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Indian archbishop blocked from entering cathedral amid liturgy dispute

Protestors in India stopped their archbishop from entering the cathedral Sunday morning, as a liturgy dispute roils the Syro-Malabar Church.

A Catholic receives the Eucharist Nov. 27 through the locked gates of St. Mary's Cathedral Basilica, Ernakulam. Credit: Mathrubhumi News/YouTube.

Indian Catholics prevented an archbishop from entering a cathedral on Sunday to celebrate the “uniform mode” of the Syro-Malabar Church’s Eucharistic liturgy in the latest flare-up in a ferocious decades-long liturgical dispute.

Archbishop Andrews Thazhath, the apostolic administrator of the Archdiocese of Ernakulam-Angamaly, attempted to enter St. Mary’s Cathedral Basilica in Ernakulam, Kerala state, at around 5:30 a.m. on Nov. 27 to celebrate the liturgy on the First Sunday of Advent, the start of a new liturgical year.

Thazhath had intended to celebrate the 6 a.m. Holy Qurbana — as the Syro-Malabar Church’s Eucharistic liturgy is known — according to the “50:50 formula,” in which the celebrant faces the congregation during the Liturgy of the Word and then turns east, toward the altar, for the Liturgy of the Eucharist.

After years of controversy over liturgical postures in the Holy Qurbana, the  “50:50 formula,” has been adopted by all other Syro-Malabar dioceses and is supported by Pope Francis.

But the majority of the roughly half a million clergy and lay people in Ernakulum-Angamaly archdiocese oppose the change, arguing that priests should be allowed to continue facing people as they offer Holy Qurbana.  

Opposition leaders argue that they have followed the “versus populum” approach for more than 50 years and believe it is in line with the reforms of the Second Vatican Council.

The Syro-Malabar Church, which traces its origins to St. Thomas the Apostle, is the second-largest of the 23 Eastern Catholic Churches in full communion with Rome, after the Ukrainian Greek Catholic Church.

According to Indian media, protesters filled the cathedral and locked the gates before the arrival of a car containing Archbishop Thazhath, who has led the nearby Archdiocese of Trichur since 2007 and was elected president of the Catholic Bishops’ Conference of India (CBCI) earlier this month.

Police accompanying the archbishop reportedly advised him not to leave the vehicle. The car waited outside the gates, then left when it became clear that the archbishop could not enter the cathedral.

Supporters of the uniform mode are said to have then broken into the nearby Archbishop’s House, which had been blockaded by defenders of the liturgy facing the people.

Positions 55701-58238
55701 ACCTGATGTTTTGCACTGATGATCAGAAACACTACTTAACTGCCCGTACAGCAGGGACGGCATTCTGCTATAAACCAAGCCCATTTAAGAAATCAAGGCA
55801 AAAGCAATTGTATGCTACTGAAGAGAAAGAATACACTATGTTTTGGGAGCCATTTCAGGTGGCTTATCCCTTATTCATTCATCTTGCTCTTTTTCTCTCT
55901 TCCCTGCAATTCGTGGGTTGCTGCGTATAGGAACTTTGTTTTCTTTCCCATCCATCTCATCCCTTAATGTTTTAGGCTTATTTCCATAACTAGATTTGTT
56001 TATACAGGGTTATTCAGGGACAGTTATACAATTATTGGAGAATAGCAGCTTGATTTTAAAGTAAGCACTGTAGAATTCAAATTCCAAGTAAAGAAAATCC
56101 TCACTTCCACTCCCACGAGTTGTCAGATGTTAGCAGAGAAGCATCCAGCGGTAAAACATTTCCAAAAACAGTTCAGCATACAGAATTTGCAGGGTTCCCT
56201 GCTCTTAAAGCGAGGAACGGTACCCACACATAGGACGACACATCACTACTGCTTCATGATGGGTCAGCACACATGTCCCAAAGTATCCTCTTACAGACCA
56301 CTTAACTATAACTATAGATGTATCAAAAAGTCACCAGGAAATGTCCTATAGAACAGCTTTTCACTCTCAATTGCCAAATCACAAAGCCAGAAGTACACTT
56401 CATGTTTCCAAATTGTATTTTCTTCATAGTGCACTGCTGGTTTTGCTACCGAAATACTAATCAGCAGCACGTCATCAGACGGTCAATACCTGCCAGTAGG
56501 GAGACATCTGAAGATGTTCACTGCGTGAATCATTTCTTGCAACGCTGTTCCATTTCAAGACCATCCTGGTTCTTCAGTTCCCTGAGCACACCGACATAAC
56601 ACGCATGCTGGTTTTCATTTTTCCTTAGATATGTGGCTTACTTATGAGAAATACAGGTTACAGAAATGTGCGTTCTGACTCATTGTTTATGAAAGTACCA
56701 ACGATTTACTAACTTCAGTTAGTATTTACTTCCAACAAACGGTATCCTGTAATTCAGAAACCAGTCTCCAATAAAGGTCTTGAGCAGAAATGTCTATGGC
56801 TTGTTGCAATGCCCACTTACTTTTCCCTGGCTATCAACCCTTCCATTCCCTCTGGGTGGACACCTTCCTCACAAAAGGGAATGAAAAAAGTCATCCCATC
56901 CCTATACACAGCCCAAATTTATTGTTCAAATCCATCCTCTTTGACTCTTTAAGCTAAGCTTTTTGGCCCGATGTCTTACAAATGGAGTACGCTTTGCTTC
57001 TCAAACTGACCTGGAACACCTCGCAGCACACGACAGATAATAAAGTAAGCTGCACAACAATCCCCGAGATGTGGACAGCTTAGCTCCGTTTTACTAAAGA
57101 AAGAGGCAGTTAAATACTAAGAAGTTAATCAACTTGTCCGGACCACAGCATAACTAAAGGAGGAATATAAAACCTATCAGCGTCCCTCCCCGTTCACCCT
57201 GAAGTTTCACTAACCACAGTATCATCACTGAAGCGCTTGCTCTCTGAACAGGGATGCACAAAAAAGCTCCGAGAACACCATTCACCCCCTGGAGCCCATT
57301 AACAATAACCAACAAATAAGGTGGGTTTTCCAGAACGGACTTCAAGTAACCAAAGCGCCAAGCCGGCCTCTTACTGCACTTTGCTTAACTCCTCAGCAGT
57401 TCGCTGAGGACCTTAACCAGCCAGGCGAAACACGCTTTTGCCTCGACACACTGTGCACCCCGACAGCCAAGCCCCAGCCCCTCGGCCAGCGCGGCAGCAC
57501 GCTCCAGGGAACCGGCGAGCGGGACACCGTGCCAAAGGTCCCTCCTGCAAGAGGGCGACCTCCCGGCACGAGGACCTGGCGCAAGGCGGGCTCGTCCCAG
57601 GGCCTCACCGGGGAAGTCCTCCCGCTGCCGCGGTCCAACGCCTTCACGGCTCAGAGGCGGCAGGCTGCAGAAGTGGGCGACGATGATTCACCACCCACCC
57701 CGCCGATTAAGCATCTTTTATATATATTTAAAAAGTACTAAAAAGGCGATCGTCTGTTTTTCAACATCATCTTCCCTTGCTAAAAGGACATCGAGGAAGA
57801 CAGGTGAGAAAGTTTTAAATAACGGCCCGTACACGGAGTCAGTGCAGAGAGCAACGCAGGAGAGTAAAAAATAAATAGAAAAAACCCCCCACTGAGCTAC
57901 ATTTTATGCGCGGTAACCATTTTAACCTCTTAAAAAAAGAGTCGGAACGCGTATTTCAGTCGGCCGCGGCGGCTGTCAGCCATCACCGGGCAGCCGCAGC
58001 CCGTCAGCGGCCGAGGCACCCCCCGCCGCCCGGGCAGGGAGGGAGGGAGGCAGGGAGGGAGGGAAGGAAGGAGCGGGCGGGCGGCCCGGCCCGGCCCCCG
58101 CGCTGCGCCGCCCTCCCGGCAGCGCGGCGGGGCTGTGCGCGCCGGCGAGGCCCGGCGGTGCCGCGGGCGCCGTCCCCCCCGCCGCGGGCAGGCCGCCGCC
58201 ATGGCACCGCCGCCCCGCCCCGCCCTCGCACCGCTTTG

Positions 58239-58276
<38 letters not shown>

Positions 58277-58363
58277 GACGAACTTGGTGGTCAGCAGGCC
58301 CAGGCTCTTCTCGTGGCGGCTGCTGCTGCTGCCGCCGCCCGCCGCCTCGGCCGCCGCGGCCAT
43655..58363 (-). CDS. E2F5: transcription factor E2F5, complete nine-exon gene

The Indian news website Matters India reported that the intruders vandalized a television set, chairs, and a photograph of Archbishop Antony Kariyil, who was ousted as apostolic administrator of Ernakulam-Angamaly archdiocese in July after issuing a dispensation allowing priests to continue celebrating the liturgy facing the people.

Police officers removed the uniform-mode supporters from Archbishop’s House.

They also cleared protesters from the cathedral and locked the gates to prevent further disturbances, leaving the cathedral closed to worshippers.

The New Indian Express quoted a local official as saying: “The [cathedral] key will be returned when the matter is resolved at a meeting to be conducted by the district administration. It has to be ensured that no such violence takes place in future.”

A video posted on Monday showed a priest giving Holy Communion through the cathedral’s gates to a kneeling Syro-Malabar Catholic.

The latest confrontation in the long-running liturgical dispute came days after an apparent breakthrough for opponents of the “50:50 formula,” in the Ernakulam-Angamaly archdiocese.

The governing permanent synod of the Syro-Malabar Church agreed to form a three-member committee of bishops to discuss the standoff with clergy and lay representatives in the archdiocese.

Archbishop Mathew Moolakkatt of Kottayam, Archbishop Joseph Pamplany of Tellicherry, and Bishop Jose Chittooparambil of Rajkot held a “cordial” three-hour meeting with the priests and laity on Nov. 25.

The Times of India said that the liturgical dispute was likely to be discussed at a meeting of the Syro-Malabar bishops in January.

Archbishop Thazhath has faced considerable local opposition since he was named apostolic administrator on July 30, succeeding Archbishop Kariyil.

He left a meeting of the presbyteral council in Ernakulam on Sept. 29 with a police escort. A day later, he issued a circular letter asking parishes to implement a decision taken in August 2021 by the Synod of Bishops of the Syro-Malabar Church to adopt the uniform liturgy.

On Oct. 1, lay people publicly burned copies of Archbishop Thazhath’s letter, expressing not only their opposition to the uniform mode but also their anger at the removal of Archbishop Kariyil and the appointment of a new apostolic administrator, whom they accuse of being unsympathetic to their cause.

Thazhath greeted Pope Francis after his general audience at the Vatican on Oct. 12. He released an eight-minute video reflecting on his Vatican visit, in which he said the pope had told him that the Ernakulam-Angamaly archdiocese should obey the synod’s decision.

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